Turn to Genesis 22, beginning in verse 1. "Now it came about after these things, that God tested Abraham, and said to him, 'Abraham!' And he said, 'Here I am.' And He said, 'Take now your son, your only son, whom you love, Isaac, and go to the land of Moriah; and offer him there as a burnt offering on one of the mountains of which I will tell you.' So Abraham rose early in the morning and saddled his donkey, and took two of his young men with him and Isaac his son; and he split wood for the burnt offering , and arose and went to the place of which God had told him. On the third day Abraham raised his eyes and saw the place from a distance. And Abraham said to his young men, 'Stay here with the donkey, and I and the lad will go yonder; and we will worship and return to you.' And Abraham took the wood of the burnt offering and laid it on Isaac his son , and he took in his hand the fire and the knife. So the two of them walked on together. And Isaac spoke to Abraham his father and said, 'My father!' And he said, 'Here I am, my son.' And he said, 'Behold, the fire and the wood, but where is the lamb for the burnt offering ?' And Abraham said, 'God will provide for Himself the lamb for the burnt offering, my son.' So the two of them walked on together. Then they came to the place of which God had told him; and Abraham built the altar there , and arranged the wood, and bound his son Isaac, and laid him on the altar on top of the wood. And Abraham stretched out his hand, and took the knife to slay his son. But the angel of the Lord called to him from heaven, and said, 'Abraham, Abraham!' And he said, 'Here I am.' And he said, 'Do not stretch out your hand against the lad, and do nothing to him; for now I know that you fear God, since you have not withheld your son, your only son, from Me .' Then Abraham raised his eyes and looked, and behold, behind him a ram caught in the thicket by his horns; and Abraham went and took the ram, and offered him up for a burnt offering in the place of his son . And Abraham called the name of that place The Lord Will Provide , as it is said to this day, 'In the mount of the Lord it will be provided '" (Gen. 22:1-14).

Since this verse makes no mention of an atonement for sin, I do not believe that this account between Abraham and God makes a direct reference to our verse in John 1:29. However, I do believe there is an indirect reference when we consider the terms: sacrifice, substitute and servant.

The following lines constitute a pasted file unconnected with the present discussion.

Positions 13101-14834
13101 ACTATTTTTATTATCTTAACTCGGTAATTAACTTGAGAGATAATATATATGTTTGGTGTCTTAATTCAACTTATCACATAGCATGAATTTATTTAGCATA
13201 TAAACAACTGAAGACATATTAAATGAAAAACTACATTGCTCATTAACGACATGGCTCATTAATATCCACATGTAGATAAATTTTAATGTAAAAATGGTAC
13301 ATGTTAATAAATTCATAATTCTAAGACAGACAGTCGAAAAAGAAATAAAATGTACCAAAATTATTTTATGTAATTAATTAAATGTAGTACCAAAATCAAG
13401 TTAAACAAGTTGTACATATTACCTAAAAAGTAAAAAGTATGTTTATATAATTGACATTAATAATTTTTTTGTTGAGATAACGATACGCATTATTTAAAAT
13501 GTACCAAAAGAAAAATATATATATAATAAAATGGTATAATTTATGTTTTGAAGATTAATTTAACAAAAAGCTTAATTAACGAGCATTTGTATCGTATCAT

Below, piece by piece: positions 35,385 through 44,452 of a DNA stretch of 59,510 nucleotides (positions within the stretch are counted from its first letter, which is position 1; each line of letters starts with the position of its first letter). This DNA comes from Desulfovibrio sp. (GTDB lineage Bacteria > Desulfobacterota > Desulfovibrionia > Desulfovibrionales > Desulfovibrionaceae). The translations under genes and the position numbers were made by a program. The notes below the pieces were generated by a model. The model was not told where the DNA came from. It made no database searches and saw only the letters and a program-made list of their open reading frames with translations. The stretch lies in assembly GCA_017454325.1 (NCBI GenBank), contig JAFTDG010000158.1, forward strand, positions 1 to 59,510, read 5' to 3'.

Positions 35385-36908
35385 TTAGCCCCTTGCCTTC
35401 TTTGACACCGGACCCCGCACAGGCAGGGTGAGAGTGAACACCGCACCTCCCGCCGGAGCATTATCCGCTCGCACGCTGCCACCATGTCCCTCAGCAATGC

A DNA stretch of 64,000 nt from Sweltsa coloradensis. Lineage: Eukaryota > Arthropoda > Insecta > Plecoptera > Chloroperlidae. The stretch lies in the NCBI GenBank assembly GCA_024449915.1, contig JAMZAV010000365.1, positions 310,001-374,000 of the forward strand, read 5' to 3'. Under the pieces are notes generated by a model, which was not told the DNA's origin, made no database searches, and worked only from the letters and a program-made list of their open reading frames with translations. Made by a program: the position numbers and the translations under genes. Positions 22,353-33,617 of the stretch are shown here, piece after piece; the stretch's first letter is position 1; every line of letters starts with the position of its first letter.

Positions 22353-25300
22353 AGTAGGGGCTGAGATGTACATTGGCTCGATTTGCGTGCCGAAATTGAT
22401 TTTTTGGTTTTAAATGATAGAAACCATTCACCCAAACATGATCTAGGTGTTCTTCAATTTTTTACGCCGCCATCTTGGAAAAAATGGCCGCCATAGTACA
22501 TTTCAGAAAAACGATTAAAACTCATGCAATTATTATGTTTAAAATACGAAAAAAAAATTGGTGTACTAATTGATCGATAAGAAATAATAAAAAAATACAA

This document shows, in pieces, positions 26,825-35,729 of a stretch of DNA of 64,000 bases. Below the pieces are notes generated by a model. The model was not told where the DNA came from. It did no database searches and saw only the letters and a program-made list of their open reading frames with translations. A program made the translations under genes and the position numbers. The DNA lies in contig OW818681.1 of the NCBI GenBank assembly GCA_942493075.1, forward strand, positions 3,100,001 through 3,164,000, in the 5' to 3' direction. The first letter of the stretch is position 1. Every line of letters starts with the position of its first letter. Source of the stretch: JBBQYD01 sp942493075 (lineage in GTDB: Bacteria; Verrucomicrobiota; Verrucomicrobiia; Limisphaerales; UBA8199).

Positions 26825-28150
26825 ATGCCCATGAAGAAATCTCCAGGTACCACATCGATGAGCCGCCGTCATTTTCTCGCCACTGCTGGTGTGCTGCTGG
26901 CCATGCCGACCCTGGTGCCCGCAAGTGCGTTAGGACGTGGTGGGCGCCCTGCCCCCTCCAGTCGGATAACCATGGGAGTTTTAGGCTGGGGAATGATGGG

In obedience, Abraham was willing to offer his only son as a sacrifice. However, God in His grace substituted His own sacrifice, whereas Isaac could be saved. In the same way that Abraham was willing to sacrifice his son, God willingly gave His Son to be a substitute and sacrifice for the sins of the world. Moses in this Genesis account said that Abraham did not spare his son. In the same way, speaking of God, Paul in Romans said, "He who did not spare His own Son, but delivered Him up for us all" (Rom. 8:32). And God's Son, Jesus Christ, willingly like Isaac went to the altar of sacrifice, in submission to the Father, wood strapped to His back, prepared to give his life for God's glory.

Both accounts are very similar, yet there is one profound difference. Isaac was spared by the substitutionary lamb. Jesus, the Lamb of God, was the substitute and spared He was not. God prevented Abraham from plunging the knife into Isaac's breast, but He did not prevent the Roman soldiers from driving nails in Jesus' hand and feet, and thrusting a spear into His side. God surely did provide a lamb for Abraham's sacrifice, but it pointed to the greater Lamb He would provide for our sacrifice. Jesus was our substitute in that we may be forgiven and declared righteous.


Second, the Lamb of God was also personified. In the Genesis account we just discussed, the Lamb of God is prophesized, but the future lamb's identity remains unclear. However in Isaiah 53, the revelation progresses. The lamb is prophesized, but now also the Lamb is personified. His identity is clearly a Man. Turn if you would to Isaiah 53. From this text in Isaiah alone, what can we learn about the coming Lamb of God?

First of all, the Lamb of God would be an ordinary man in appearance, showing why John the Baptist needed a sign to identify Him. Isaiah says in verse 2, "For He grew up before Him like a tender shoot, And like a root out of parched ground; He has no stately form or majesty That we should look upon Him, Nor appearance that we should be attracted to Him."

Second, the Lamb of God would be rejected by those He came to save. Verse 3, "He was despised and forsaken of men, A man of sorrows, and acquainted with grief; and like one from whom men hide their face, He was despised, and we did not esteem Him."

Third, the Lamb of God would be destined to be God's appointed agent to die for our sins. Verse 4-6, "Surely our griefs He Himself bore, And our sorrows He carried; Yet we ourselves esteemed Him stricken, Smitten of God, and afflicted. But He was pierced through for our transgressions, He was crushed for our iniquities; the chastening for our well-being fell upon Him, And by His scourging we are healed. All of us like sheep have gone astray, each of us has turned to his own way; But the Lord has caused the iniquity of us all To fall on Him." Verses 11-12, "As a result of the anguish of His soul, He will see it and be satisfied; By His knowledge the Righteous One, My Servant, will justify the many, As He will bear their iniquities. Therefore, I will allot Him a portion with the great, And He will divide the booty with the strong; Because He poured out Himself to death, And was numbered with the transgressors; Yet He Himself bore the sin of many, And interceded for the transgressors."

Fourth, the Lamb of God would be gentle, humble and forgiving in His sacrifice. Verse 7, "He was oppressed and He was afflicted, Yet He did not open His mouth; Like a lamb that is led to slaughter, And like a sheep that is silent before its shearers, So He did not open His mouth."

Fifth, the Lamb of God would be spotless, without stain. End of verse 9, "Because He had done no violence, Nor was there any deceit in His mouth."